Mass Shooting in New Zealand.

I'm not sure how appropriate it is to share on our travel website the emotions that New Zealanders are feeling today after the mass shooting in Christchurch. But as a New Zealander living in the US I feel a desire to share just what our small nation is going through. So I'll put my doubts about the appropriateness of this blog to one side and share some of the grief we are all feeling.

We have never had to deal with a situation on this scale, a mass killing of innocent civilians. We think of ourselves as a small and isolated nation, far away from the outrages perpetuated in the name of different religions, nationalities and politics. We thought we were immune from all that. After all, ours is a country where in most situations our police still go about their business unarmed. 

My family and friends have been in touch throughout the day and I sense an anger, just below the surface that someone should come to our country to carry out these atrocities. Mostly however I sense a deep sadness and a determination to not let this outrage overwhelm them.


Two rallying cries from our Prime Minister Jacinda Ardern have taken hold after what happened.


The first is "This Is Not Who We Are - Kia Kaha"  

Kia Kaha is the Maori phrase for 'stay strong'


The second is her description of Muslim immigrants and refugees who have settled in New Zealand - 

"New Zealand is their home - They Are Us".



A vigil for the victims of the Christchurch mosque terror attacks, on Takapuna Beach in Auckland.


New Zealanders in London gathered together to share their grief. Similar vigils have taken place in our home town of Santa Barbara and at other venues in the US.


Will Carr, ABC News reports - "a memorial near the first mosque continues to grow. People are leaving flowers, singing and crying at all hours of the day. One man, wiping tears from his eyes, told me that he would never have imagined the type of tragedy that he’s seen on international TV so many times could hit Christchurch.


A silver fern is projected onto the sails of the Sydney Opera House in commemoration of the victims of the Christchurch massacre, March 16, 2019, in Sydney, Australia. (James D. Morgan/Getty Images)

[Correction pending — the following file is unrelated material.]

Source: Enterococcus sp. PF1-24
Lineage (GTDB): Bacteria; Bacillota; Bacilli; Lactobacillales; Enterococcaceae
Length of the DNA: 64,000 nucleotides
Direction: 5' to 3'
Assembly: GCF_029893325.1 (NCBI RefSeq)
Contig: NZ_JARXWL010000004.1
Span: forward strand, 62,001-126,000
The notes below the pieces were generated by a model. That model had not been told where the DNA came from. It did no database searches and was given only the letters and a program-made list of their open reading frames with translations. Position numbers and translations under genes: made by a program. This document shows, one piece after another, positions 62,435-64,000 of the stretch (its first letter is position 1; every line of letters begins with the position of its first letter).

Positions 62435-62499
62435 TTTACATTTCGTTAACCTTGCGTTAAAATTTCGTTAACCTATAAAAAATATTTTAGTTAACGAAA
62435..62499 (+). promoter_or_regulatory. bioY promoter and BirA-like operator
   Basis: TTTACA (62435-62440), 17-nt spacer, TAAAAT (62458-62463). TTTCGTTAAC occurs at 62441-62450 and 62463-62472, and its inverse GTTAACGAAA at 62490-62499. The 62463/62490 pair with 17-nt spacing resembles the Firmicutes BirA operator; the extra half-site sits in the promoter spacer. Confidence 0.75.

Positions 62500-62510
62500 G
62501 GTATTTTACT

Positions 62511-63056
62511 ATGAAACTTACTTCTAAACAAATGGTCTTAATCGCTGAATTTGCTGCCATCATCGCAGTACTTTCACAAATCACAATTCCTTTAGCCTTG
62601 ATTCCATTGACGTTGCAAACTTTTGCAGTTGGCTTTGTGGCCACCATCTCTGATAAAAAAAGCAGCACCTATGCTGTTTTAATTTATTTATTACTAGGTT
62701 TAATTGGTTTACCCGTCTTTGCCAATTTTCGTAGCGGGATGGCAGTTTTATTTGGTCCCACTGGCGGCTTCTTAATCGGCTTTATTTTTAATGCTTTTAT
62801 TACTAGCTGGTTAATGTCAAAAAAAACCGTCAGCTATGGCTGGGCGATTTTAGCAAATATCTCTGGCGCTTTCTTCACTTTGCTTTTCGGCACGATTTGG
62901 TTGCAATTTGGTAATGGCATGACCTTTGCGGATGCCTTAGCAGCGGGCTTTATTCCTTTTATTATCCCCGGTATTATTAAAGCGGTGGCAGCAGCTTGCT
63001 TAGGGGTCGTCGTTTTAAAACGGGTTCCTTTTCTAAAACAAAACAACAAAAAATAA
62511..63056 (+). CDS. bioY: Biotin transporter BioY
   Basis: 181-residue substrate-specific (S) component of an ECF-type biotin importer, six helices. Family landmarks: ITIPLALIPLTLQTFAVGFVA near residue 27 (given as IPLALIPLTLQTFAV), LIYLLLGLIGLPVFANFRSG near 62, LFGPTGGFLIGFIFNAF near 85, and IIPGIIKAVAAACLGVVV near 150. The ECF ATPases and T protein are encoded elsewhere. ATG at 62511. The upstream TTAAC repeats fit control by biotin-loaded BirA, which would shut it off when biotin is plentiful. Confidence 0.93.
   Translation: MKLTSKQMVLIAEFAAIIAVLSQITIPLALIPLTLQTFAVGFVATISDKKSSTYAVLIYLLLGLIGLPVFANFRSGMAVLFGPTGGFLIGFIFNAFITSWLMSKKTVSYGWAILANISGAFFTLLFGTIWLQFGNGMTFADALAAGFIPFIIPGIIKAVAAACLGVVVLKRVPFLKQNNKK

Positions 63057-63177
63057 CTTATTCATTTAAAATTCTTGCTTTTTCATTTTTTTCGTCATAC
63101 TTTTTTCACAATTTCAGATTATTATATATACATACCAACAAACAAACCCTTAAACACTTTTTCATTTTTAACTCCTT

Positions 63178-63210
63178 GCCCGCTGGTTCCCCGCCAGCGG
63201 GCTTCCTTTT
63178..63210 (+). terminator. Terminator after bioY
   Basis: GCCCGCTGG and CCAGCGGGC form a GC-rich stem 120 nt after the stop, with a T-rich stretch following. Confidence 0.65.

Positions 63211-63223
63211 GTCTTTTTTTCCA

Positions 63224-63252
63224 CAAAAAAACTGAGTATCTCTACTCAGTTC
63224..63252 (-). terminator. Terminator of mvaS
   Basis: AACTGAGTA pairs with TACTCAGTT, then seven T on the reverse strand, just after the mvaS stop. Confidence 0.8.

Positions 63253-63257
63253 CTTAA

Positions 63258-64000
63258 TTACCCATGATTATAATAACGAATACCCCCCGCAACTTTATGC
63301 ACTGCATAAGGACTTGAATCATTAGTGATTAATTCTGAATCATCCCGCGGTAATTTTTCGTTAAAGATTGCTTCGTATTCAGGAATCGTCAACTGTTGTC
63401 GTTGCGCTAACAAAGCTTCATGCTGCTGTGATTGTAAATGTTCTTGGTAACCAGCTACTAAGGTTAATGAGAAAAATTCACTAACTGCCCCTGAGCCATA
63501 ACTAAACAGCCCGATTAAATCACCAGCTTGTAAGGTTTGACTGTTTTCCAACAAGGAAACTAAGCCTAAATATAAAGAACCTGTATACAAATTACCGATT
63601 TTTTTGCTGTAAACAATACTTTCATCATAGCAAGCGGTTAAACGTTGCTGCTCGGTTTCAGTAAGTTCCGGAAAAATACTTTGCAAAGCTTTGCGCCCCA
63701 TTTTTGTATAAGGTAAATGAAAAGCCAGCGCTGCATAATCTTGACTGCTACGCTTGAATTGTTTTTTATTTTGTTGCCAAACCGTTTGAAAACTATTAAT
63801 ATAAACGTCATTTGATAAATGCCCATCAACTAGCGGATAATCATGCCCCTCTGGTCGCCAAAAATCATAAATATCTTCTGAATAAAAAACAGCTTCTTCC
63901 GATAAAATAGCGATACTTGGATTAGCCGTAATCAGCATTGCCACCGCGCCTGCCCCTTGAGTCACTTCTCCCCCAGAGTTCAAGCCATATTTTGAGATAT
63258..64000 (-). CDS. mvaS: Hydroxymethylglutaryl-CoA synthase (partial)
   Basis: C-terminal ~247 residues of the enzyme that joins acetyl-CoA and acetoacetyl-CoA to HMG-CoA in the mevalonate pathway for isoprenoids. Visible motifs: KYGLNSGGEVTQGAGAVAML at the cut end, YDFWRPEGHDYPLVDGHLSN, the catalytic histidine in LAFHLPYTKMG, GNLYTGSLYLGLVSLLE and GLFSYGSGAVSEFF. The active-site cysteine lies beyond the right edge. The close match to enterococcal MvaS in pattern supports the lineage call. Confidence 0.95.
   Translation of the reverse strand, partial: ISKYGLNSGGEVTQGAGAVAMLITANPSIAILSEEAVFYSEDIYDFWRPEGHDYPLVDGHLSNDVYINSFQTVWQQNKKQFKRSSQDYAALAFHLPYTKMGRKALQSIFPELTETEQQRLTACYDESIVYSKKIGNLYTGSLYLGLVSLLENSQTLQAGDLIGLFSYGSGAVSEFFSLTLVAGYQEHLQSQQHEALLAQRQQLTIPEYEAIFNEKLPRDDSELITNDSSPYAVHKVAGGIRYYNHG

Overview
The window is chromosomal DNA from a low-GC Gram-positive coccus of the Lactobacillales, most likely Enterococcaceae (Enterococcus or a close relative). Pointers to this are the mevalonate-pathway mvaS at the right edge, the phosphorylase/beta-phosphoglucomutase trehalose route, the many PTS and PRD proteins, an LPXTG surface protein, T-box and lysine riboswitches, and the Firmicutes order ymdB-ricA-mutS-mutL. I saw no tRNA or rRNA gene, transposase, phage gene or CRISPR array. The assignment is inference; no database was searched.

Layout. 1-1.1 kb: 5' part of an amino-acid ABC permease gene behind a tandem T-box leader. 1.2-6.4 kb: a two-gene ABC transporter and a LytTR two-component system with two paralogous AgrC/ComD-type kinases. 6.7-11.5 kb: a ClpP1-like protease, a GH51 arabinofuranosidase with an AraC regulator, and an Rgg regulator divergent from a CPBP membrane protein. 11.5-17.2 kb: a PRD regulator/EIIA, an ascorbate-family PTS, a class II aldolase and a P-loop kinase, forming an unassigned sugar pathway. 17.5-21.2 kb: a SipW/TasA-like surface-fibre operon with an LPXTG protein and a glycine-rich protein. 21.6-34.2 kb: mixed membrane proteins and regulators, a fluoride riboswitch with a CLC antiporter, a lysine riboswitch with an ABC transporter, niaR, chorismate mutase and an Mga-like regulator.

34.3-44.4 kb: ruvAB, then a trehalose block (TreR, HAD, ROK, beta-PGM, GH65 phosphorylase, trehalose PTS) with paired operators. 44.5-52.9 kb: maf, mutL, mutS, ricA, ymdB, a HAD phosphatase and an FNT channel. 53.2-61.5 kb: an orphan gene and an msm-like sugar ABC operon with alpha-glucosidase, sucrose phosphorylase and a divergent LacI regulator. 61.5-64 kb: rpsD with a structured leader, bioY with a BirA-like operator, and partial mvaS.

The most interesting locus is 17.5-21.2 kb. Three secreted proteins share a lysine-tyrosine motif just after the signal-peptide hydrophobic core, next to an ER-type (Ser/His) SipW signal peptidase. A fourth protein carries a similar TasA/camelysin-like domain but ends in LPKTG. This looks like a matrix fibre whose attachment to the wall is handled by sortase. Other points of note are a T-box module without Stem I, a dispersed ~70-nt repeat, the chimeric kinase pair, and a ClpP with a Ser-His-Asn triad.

I'll finish this blog on a note of optimism and hope, by sharing a powerful response from the US that shows the power of love, music and people coming together as one.  

It's a video submitted by a Californian choir called Westminster Chorus, recorded last year, that shows them singing alongside New Zealand group Vocal FX. The video was taken after both Vocal FX and Westminster had been competing separately in an international music competition.

In a caption to the video, re-posted yesterday, they wrote - 

Our hearts go out to all of our New Zealand brothers and sisters in the wake of this horrible tragedy. We are very close with our brothers in the vocal FX Wellington chorus and consider New Zealand a second home to us musically. We sang it impromptu as part of our general celebration in seeing each other and spending time together". 

You can see the video on this link. It's based on a love song written by a Maori soldier, serving in Europe during WW1 and sent to his sweetheart in New Zealand. It's called Pokarekare Ana.

Thank you for allowing me to share these thoughts with you and please remember that year after year, New Zealand rates as one of the safest places in the world to visit. That remains unchanged. 


March 19 - New Zealand Prime Minister Jacinda Ardern receives a hug from a student during her visit to Cashmere High School in Christchurch. The school lost two students during Friday’s mass shooting in Christchurch. Photograph: Kai Schwörer/Getty Images.

Lindsay Barron

Lindsay Barron • Mar 15, 2019